On thy distorted root, with hearers none,
One man alone, the father of us all,
Minority. No tutor charg'd his hand
OBSCUREST night involv'd the sky; Th' Atlantic billows roar'd, When such a destin'd wretch as I,
Wash'd headlong from on board, Of friends, of hope, of all bereft, His floating home for ever left.
No braver chief could Albion boast, Than he, with whom he went,
Nor ever ship left Albion's coast,
With warmer wishes sent.
He lov'd them both, but both in vain, Nor him beheld, nor her again.
Not long beneath the whelming brine, Expert to swim, he lay :
Nor soon he felt his strength decline, Or courage die away;
But wag'd with death a lasting strife, Supported by despair of life.
He shouted; nor his friends had fail'd To check the vessel's course,
But so the furious blast prevail'd,
That, pitiless, perforce,
They left their outcast mate behind, And scudded still before the wind.
Some succor yet they could afford; And, such as storms allow,
The cask, the coop, the floated cord,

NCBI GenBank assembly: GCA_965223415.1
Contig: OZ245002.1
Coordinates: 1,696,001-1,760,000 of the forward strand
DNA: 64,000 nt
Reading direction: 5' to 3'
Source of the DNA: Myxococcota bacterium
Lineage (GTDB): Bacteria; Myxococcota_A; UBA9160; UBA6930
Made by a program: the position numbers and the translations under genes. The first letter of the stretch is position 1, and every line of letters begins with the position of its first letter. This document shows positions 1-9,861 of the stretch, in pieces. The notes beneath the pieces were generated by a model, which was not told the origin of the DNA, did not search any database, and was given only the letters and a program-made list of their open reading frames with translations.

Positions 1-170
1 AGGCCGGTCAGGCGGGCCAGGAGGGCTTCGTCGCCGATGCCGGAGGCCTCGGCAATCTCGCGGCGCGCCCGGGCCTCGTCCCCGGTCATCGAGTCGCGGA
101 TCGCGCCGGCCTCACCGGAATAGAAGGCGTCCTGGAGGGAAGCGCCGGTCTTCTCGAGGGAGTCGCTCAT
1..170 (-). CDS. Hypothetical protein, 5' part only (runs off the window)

But he, they knew, nor ship nor shore,
Nor, cruel as it seem'd, could he
Their haste himself condemn, Aware that flight, in such a sea,
Alone could rescue them; Yet bitter felt it still to die Deserted, and his friends so nigh.
He long survives, who lives an hour In ocean, self-upheld:
And so long he, with unspent pow'r,
His destiny repell'd:
And ever as the minutes flew, Entreated help, or cried-"Adieu!"
At length, his transient respite past,
Could catch the sound no more. For then, by toil subdued, he drank The stifling wave, and then he sank.
No poet wept him; but the page Of narrative sincere,
That tells his name, his worth, his age,
And tears by bards or heroes shed
I therefore purpose not, or dream,
To give the melancholy theme
No voice divine the storm allay'd,
When, snatch'd from all effectual aid,